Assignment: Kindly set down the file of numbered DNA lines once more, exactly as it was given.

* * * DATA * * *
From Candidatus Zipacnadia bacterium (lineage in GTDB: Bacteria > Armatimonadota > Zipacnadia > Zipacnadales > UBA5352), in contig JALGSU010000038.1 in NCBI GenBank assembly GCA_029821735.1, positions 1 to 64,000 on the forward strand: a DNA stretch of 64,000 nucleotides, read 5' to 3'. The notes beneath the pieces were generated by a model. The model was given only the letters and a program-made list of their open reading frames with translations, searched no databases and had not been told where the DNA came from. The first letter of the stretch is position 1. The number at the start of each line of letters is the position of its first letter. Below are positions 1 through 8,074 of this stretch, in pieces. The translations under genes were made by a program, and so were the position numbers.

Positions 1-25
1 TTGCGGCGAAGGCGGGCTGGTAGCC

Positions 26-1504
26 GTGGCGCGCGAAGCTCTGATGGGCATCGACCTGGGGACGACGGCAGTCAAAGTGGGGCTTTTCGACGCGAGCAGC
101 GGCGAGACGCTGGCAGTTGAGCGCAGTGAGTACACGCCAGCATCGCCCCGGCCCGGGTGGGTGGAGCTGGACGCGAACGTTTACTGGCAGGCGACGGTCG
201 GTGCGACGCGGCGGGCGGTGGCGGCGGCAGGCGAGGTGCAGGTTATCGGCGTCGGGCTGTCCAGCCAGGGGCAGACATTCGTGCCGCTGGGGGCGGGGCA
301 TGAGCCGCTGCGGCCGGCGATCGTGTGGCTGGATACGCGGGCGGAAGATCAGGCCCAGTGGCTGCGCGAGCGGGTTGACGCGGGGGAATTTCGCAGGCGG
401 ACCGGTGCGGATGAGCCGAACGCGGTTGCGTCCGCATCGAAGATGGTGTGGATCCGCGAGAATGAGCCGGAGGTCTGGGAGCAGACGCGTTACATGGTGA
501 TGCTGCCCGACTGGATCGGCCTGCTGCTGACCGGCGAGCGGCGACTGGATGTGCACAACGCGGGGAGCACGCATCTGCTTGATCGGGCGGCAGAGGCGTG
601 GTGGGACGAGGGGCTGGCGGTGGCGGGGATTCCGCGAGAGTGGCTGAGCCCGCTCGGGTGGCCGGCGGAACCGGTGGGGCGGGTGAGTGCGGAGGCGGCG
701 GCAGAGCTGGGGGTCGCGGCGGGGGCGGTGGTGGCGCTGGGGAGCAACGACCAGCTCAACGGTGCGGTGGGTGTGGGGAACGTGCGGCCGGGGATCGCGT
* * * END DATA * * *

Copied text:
From Candidatus Zipacnadia bacterium (lineage in GTDB: Bacteria > Armatimonadota > Zipacnadia > Zipacnadales > UBA5352), in contig JALGSU010000038.1 in NCBI GenBank assembly GCA_029821735.1, positions 1 to 64,000 on the forward strand: a DNA stretch of 64,000 nucleotides, read 5' to 3'. The notes beneath the pieces were generated by a model. The model was given only the letters and a program-made list of their open reading frames with translations, searched no databases and had not been told where the DNA came from. The first letter of the stretch is position 1. The number at the start of each line of letters is the position of its first letter. Below are positions 1 through 8,074 of this stretch, in pieces. The translations under genes were made by a program, and so were the position numbers.

Positions 1-25
1 TTGCGGCGAAGGCGGGCTGGTAGCC

Positions 26-1504
26 GTGGCGCGCGAAGCTCTGATGGGCATCGACCTGGGGACGACGGCAGTCAAAGTGGGGCTTTTCGACGCGAGCAGC
101 GGCGAGACGCTGGCAGTTGAGCGCAGTGAGTACACGCCAGCATCGCCCCGGCCCGGGTGGGTGGAGCTGGACGCGAACGTTTACTGGCAGGCGACGGTCG
201 GTGCGACGCGGCGGGCGGTGGCGGCGGCAGGCGAGGTGCAGGTTATCGGCGTCGGGCTGTCCAGCCAGGGGCAGACATTCGTGCCGCTGGGGGCGGGGCA
301 TGAGCCGCTGCGGCCGGCGATCGTGTGGCTGGATACGCGGGCGGAAGATCAGGCCCAGTGGCTGCGCGAGCGGGTTGACGCGGGGGAATTTCGCAGGCGG
401 ACCGGTGCGGATGAGCCGAACGCGGTTGCGTCCGCATCGAAGATGGTGTGGATCCGCGAGAATGAGCCGGAGGTCTGGGAGCAGACGCGTTACATGGTGA
501 TGCTGCCCGACTGGATCGGCCTGCTGCTGACCGGCGAGCGGCGACTGGATGTGCACAACGCGGGGAGCACGCATCTGCTTGATCGGGCGGCAGAGGCGTG
601 GTGGGACGAGGGGCTGGCGGTGGCGGGGATTCCGCGAGAGTGGCTGAGCCCGCTCGGGTGGCCGGCGGAACCGGTGGGGCGGGTGAGTGCGGAGGCGGCG
701 GCAGAGCTGGGGGTCGCGGCGGGGGCGGTGGTGGCGCTGGGGAGCAACGACCAGCTCAACGGTGCGGTGGGTGTGGGGAACGTGCGGCCGGGGATCGCGT